|Virginia Delegate (and new Blue Virginia Costa Rica correspondent? LOL) Scott Surovell reports, "Found this on the beach in Playa Guiones, Costa Rica." Surovell adds, "Playa Guiones is a hotbed of healthcare policy." ;)|
In all seriousness, though, here's some information on Costa Rica's health care system. You'll notice it's a gazillion times better than ours. Fortunately for Costa Rica, they apparently don't have ALEC or ALEC tools like Virginia House Speaker Bill "ALEC" Howell in their country.
Costa Rica provides universal health care to its citizens and permanent residents. Costa Rica offers some of the best health care in Latin America. Both the private and public health care systems are always being upgraded. New hospitals, new clinics, new machines, and improvement in staff and training......Statistics from the World Health Organization frequently place Costa Rica in the top country rankings in the world for long life expectancy...Anyway, maybe if Delegate Surovell can't persuade his obstinate Republican colleagues to expand Medicaid in Virginia, he could persuade them to all move to Costa Rica? On second thought, I wouldn't wish those guys on my worst enemy, let alone a beautiful, peaceful place like Costa Rica! LOL
Saturday, April 19, 2014
Posted by Lowell at 7:05 PM
Here are a few highlights from Gov. McAuliffe's interview on The Politics Hour yesterday (I'm focusing on the Medicaid expansion discussion, because to me this is priority #1 for Virginia right now). *According to Gov. McAuliffe, House Speaker Howell did admit the other day on the radio that "yes indeed, this Marketplace Virginia IS germane to the budget, so their whole argument that they've been using the for the last several months the Speaker admitted is a wrong argument." *"It is the House Republican leadership that has dug in on this issue, and I don't know whether they don't like the president...doesn't really matter to me, my job as governor is to protect the citizens of the Commonwealth of Virginia." *"It is the General Assembly's job to pass a budget; they have failed to do their job." *House Republicans "have put up one roadblock after another." The argument that healthcare expansion will cost Virginia is false. *This is sheer politics, anti-ACA; "what else is there?" According to Gov. McAuliffe, "no matter where you may be on the healthcare bill, it's now the law of the land...[House Republicans] are off in their corner; it's time they started doing their job, representing the folks who sent them to Richmond." *What is the "exit strategy" with Medicaid expansion? According to McAuliffe, the House has "no arguments left." "We are going to get this done." "The House Republicans are offering nothing." Did anyone hear anything about an "exit strategy" or "Plan B" in Gov. McAuliffe's answer there? I most definitely didn't (unless he's got something up his sleeve - like unilateral executive action of some sort? - but, to mix metaphors, is playing it close to the vest?). Nor am I hearing that from others I talk to about this. Which means...what? Government shutdown? Gov. McAuliffe "caves" because he doesn't want a government shutdown? Because, frankly, I don't see House Republicans caving, certainly not before the 2014 elections, and probably not before the 2015 elections either. So...then what becomes of the McAuliffe governorship at that point? Got me. *On restoring ex-felons' right to vote, McAuliffe said "people who have paid their debt to society...I want them back working, I want them part of society; part of that is being able to vote...Let's treat people with dignity and respect."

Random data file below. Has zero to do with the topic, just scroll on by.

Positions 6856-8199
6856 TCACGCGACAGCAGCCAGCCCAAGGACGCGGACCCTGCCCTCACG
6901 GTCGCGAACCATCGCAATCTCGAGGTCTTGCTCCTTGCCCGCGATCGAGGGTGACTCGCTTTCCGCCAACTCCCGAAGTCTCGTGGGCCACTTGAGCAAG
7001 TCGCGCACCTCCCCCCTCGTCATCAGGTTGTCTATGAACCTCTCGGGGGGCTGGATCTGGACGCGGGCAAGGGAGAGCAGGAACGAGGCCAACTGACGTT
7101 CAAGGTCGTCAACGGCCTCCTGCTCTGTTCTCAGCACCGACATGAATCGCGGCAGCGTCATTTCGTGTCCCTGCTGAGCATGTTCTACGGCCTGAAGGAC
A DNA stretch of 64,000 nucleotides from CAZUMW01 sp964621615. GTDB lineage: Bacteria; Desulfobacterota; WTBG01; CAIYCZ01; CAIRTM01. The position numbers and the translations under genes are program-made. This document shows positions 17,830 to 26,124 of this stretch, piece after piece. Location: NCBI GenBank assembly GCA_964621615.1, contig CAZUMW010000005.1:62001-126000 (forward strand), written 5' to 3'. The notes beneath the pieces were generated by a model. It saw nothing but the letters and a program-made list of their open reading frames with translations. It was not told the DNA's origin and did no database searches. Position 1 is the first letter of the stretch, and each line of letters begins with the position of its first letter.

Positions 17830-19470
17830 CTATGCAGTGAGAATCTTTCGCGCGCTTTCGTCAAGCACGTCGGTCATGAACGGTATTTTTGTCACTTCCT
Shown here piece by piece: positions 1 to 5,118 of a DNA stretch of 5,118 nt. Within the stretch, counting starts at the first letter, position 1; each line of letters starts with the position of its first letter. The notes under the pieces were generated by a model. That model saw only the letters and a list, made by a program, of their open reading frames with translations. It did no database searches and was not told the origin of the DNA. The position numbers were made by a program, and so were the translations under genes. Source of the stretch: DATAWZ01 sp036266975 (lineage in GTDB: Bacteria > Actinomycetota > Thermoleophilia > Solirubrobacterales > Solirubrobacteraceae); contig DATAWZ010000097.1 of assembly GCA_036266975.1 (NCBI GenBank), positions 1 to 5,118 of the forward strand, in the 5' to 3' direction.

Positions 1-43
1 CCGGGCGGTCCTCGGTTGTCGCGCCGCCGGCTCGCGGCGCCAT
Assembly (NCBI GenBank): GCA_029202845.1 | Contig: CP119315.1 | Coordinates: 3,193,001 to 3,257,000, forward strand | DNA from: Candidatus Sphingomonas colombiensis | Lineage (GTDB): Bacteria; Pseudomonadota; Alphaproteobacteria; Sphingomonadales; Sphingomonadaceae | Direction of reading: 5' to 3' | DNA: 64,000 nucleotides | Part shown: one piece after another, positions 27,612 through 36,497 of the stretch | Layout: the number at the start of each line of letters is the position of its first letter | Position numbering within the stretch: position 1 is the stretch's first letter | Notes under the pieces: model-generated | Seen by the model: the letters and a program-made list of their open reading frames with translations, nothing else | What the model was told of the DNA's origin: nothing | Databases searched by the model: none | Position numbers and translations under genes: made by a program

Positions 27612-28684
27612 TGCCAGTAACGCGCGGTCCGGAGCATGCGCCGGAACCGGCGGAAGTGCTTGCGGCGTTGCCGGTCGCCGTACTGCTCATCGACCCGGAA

Posted by Lowell at 12:06 PM
Thursday, April 17, 2014
by Dan Sullivan
|This year's version of the annual event just outside of Wakefield accomplished little. Though there was a hint of the lunacy usually present at Shad Planking; what there wasn't was much of a crowd nor interest. The biggest symbol of the times was the state-maintained road to the event.There really wasn't much in the way of genuine politics going on. It was more of an alumni meeting than a political rally; more of a gathering of cronies practicing the Virginia Way interrupted a couple of times by a couple of hecklers. It seems that the last few seasons of rowdies have driven away the attendees who used to come show some civil revelry on behalf of their candidates. And now, with no one in any race to rally around, the most demonstrative types stayed home; and that would leave a big hole in what had become this Ruritan charity event attendance.|
Additionally the candidates themselves, apparently led by the Republicans, declared a tacit truce on the sign war; they realized surrender was the better part of valor in that battle. There were a few signs along the road, but not the plastering to which we've become accustomed; maybe a dozen on 460 coming in from Richmond.